G015.jpg (12421 bytes)
Name: Robert Michael Gilchrist
Rank/Branch: O2/US Air Force
Date of Birth: 27 November 1940
Home City of Record: Littleton CO
Date of Loss: 07 October 1966
Country of Loss: North Vietnam
Loss Coordinates: 174800N 1062900E (XE572685)
Status (in 1973): Missing In Action
Category: 3
Acft/Vehicle/Ground: RF4C
Refno: 0486
Other Personnel In Incident: Eugene M. Pabst (missing)

Source: Compiled by Homecoming II Project 15 October 1990 from one or more of
the following: raw data from U.S. Government agency sources, correspondence with
POW/MIA families, published sources, interviews. Updated by the P.O.W.


SYNOPSIS: The F4 Phantom served a variety of functions including
fighter-bomber and interceptor, photo and electronic surveillance. The
two-man craft was very fast (Mach 2), and had a long range (900 - 2300
miles, depending on stores and mission type). The F4 was also extremely
maneuverable and handled well at all altitudes. Most pilots considered it
one of the "hottest" planes around.

1Lt. Robert M. Gilchrist was an Air Force pilot who flew a reconnaissance
version of the Phantom, the RF4C. On October 7, 1966, Gilchrist and his
backseater, 1Lt. Eugene M. Pabst were sent on a reconnaissance mission over
North Vietnam near the city of Ba Don.

During the mission, Gilchrist's aircraft was hit by enemy fire and crashed.
Both men were listed as Missing In Action. The U.S. believes that the
Vietnamese could account for both of them.

Since the fall of Saigon in 1975, tens of thousands of refugees have fled
Southeast Asia bringing with them stories of Americans still held in
communist prisons. To date, the U.S. Government maintains that none of the
reports can be verified, although intelligence assets are "fully focused" on
the region.

Whether Gilchrist and Pabst survived to be captured is unknown. But it seems
clear that hundreds of Americans are still alive, waiting to come home. Men
like Gilchrist and Pabst become the leaders of our nation. We must find the
formula to free them. We cannot afford to abandon our best.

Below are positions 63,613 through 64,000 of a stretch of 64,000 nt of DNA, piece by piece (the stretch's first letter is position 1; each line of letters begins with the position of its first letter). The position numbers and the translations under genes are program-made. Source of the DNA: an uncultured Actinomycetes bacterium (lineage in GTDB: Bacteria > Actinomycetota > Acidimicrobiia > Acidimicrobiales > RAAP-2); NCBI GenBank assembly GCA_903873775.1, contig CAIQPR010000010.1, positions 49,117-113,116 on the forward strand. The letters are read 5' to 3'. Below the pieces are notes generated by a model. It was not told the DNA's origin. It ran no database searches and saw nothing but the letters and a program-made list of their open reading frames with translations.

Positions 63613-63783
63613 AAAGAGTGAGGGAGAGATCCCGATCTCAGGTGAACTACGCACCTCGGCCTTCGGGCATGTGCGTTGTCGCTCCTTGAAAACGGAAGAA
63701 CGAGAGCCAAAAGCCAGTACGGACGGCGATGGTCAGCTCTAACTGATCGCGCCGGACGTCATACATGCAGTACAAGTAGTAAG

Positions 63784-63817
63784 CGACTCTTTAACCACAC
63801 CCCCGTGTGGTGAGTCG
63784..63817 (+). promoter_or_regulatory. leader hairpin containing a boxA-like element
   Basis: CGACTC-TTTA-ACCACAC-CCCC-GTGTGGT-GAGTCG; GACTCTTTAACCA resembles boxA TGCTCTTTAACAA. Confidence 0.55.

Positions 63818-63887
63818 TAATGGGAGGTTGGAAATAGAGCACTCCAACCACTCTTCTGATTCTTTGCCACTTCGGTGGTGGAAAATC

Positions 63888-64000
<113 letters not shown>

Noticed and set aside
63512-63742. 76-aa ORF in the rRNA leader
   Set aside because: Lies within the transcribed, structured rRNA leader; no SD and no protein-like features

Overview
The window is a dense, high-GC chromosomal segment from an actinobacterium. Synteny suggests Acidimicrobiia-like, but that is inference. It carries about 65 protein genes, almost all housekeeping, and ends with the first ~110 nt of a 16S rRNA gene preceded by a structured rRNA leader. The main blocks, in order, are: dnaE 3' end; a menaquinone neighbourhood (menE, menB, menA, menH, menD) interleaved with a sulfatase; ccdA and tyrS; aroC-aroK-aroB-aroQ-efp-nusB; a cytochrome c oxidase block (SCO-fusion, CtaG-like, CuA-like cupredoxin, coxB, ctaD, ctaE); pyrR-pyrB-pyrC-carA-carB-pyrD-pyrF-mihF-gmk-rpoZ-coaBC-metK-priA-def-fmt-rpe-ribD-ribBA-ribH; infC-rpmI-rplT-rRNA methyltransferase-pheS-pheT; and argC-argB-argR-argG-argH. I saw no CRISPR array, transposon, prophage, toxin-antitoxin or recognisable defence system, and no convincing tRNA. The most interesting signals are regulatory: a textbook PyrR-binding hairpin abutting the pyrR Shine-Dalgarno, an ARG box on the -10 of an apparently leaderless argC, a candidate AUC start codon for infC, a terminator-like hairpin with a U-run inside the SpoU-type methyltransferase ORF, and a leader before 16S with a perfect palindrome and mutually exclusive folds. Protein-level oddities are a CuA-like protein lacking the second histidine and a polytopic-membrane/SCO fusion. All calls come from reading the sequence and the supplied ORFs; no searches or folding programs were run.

Robert M. Gilchrist graduated from the U.S. Air Force Academy in 1963.

Robert M. Gilchrist and Eugene M. Pabst were promoted to the rank of Major
during the period they were maintained Missing in Action.




Return to Service Member Profiles

On October 7, 1966, an F-4C Phantom II (tail number 637486) with two crew members took off as the second in a flight of two aircraft on a strike mission against enemy targets in North Vietnam. While attacking the target, the lead aircraft in the flight dropped flares then pulled up to observe this Phantom making its attack run. During the run, the lead aircraft witnessed rocket fire from this Phantom, then a fireball in the area where the aircraft should have begun to pull out from its dive. Upon further investigation of the area, the flight leader saw a fan-shaped fire in the vicinity of (GC) 48Q XE 572 685, where the pull out should have been. Search and rescue teams searched the area but saw no parachutes and detected no rescue beepers, neither of the Phantom's two crew members could be located following the incident. 

First Lieutenant (1st Lt) Robert Michael Gilchrist entered the U.S. Air Force from Colorado and served in the 431st Tactical Fighter Squadron. He was the aircraft commander aboard this Phantom and was lost along with the aircraft. Attempts to recover his remains were unsuccessful. Subsequent to the incident, and while carried in the status of missing in action (MIA), the U.S. Air Force promoted 1st Lt Gilchrist to the rank of Major (Maj). Today, Major Gilchrist is memorialized on the Courts of the Missing at the National Memorial Cemetery of the Pacific. 

Based on all information available, DPAA assessed the individual's case to be in the analytical category of Non-recoverable.

If you are a family member of this serviceman, DPAA can provide you with additional information and analysis of your case. Please contact your casualty office representative.

Service member profile discrepancy? Please help us ensure the accuracy of each profile by submitting documentation about a service member profile.